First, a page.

DES MOINES — As the final seconds ticked off the clock Monday night, the Camanche student section began chanting “No school Thursday. No school Thursday.”
The Camanche boys basketball team is in the state semifinals for the first time since 1985.
Freshman Cameron Soenksen and senior Dylan Hundley each recorded double-doubles as the sixth-ranked Indians avenged two regular-season defeats to Cascade with a 58-48 triumph in a Class 2A quarterfinal at Wells Fargo Arena.
“I can guarantee you nobody will be going to school,” Soenksen said. “The town and students want this just as much as we do.”
Camanche (23-2) plays top-ranked and defending state champion Western Christian (22-2) at 2 p.m. Thursday. The Wolfpack rallied from 16 points down in the second quarter to upend South Hamilton on Monday night, 53-47.
The Indians have leaned heavily on the 3-point shot this season, averaging more than nine makes per game.
Even though Camanche was 3 of 18 from beyond the arc in the game, it made a concerted effort to attack the rim against Cascade’s 2-3 zone defense.
Coach Josh Davis’ club finished with a 28-12 advantage in points in the paint.
“The first two games against them, I thought we settled for threes too much,” Hundley said. “Obviously, that didn’t work. Coach really emphasized driving the ball to the paint. If we found open shooters, kick it out. If not, attack the middle, and that worked.”
Camanche misfired on its first nine 3-point tries. It did make three in the final 3 minutes of the third quarter to build a 39-34 lead.
No. 3 Cascade, last year’s state runner-up, responded.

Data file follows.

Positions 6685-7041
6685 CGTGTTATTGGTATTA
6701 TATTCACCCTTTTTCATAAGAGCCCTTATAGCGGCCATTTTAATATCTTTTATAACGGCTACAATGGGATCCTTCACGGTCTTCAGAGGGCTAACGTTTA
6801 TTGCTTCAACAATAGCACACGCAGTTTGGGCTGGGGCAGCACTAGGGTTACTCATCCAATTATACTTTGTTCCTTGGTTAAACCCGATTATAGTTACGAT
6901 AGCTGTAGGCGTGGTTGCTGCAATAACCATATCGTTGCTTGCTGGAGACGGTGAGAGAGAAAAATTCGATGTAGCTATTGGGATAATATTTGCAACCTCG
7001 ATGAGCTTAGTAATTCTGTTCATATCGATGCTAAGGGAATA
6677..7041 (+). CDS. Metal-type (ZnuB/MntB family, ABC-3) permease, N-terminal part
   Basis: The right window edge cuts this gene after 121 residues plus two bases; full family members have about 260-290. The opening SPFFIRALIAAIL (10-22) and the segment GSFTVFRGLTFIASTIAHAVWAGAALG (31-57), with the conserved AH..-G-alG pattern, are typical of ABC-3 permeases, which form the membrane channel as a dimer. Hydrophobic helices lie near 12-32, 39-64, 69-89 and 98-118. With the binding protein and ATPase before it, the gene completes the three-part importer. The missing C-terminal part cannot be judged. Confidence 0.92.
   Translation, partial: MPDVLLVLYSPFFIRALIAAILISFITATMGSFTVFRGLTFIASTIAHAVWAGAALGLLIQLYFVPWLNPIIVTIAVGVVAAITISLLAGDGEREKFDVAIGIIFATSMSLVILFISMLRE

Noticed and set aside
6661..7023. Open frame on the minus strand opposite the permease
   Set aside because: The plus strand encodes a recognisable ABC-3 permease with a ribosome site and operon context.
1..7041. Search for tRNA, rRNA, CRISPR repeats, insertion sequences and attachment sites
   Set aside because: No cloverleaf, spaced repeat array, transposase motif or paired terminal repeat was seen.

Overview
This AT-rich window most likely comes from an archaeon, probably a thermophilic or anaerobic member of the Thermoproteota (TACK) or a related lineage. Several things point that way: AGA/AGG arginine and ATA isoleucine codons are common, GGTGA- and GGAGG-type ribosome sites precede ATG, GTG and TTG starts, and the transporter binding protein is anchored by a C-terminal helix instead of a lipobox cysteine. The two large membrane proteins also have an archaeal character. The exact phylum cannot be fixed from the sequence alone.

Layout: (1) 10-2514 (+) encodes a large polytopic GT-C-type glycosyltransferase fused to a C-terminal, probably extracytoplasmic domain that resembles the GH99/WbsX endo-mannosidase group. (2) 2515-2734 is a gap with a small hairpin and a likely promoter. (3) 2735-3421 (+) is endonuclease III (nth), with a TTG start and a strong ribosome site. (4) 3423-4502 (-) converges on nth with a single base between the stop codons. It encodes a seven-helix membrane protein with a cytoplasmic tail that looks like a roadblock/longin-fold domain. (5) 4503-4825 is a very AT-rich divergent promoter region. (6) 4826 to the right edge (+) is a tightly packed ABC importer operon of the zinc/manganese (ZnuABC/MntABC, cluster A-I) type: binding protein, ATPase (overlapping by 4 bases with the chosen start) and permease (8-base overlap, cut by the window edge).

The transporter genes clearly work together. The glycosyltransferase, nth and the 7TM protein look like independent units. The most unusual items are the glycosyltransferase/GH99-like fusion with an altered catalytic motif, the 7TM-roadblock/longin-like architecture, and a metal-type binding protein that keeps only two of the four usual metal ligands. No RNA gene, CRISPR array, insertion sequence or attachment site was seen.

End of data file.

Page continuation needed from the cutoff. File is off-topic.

Johnny Supple, who led all scorers with 22 points, knocked down a trifecta to even the game with 4 minutes, 23 seconds left.
Then, the Indians tallied the next 10 points.
Dakota Soenksen scored on a drive to the basket. Cameron Soenksen came up with one of his four steals and converted a three-point play on the other end.
“All week, we just worked on driving to the basket from different spots in the zone,” Davis said. “With a big environment like this, free throws and layups usually win these games. That was our emphasis.”
Cascade, meanwhile, made only one field goal in the final 4:23. It was 5 of 26 from the arc and 9 of 16 at the foul line.
“They were simply the better team tonight,” Cascade coach Jacob Brindle said. “They were a step (quicker), a step more intense and made a couple more shots.”
Camanche was aggressive on the glass. It collected 12 offensive rebounds and finished with a 40-33 edge.
Six-foot guard Cameron Soenksen, who had a team-high 17 points, pulled down a career-high 11 rebounds.
“Normally, I’m the man who tries to leak out and get the open three,” Cameron said. “We really talked about getting to the boards, crashing as hard as I could on both ends.”
Cameron made only 5 of 18 tries from the field. He admitted afterward several of those attempts were not wise shots, well beyond 25 feet of the basket.
Still, he atoned for it with his rebounding and defense.
“His care-free attitude and allowing him to be himself is helping him thrive,” Davis said. “You’ve just got to let him be him.”
Hundley was in awe of the fearless approach the freshman displayed on a big stage.
“I’ve never seen anything like it,” said Hundley, who had 13 points and 10 rebounds. “Stepping up to the table in the state tournament against a team like that, who is used to this atmosphere, he was amazing.”
Junior point guard Dev Patel also finished in double figures for Camanche with 13 points and six rebounds.
The Indians lost to Western Christian in the state championship in 1985. Davis has heard from several players during that era about getting redemption this week.
Camanche has its chance.
“The support and messages of positivity have been outstanding,” Davis said. “I’m not sure how many people were in Camanche tonight.”
Don’t expect any in school Thursday.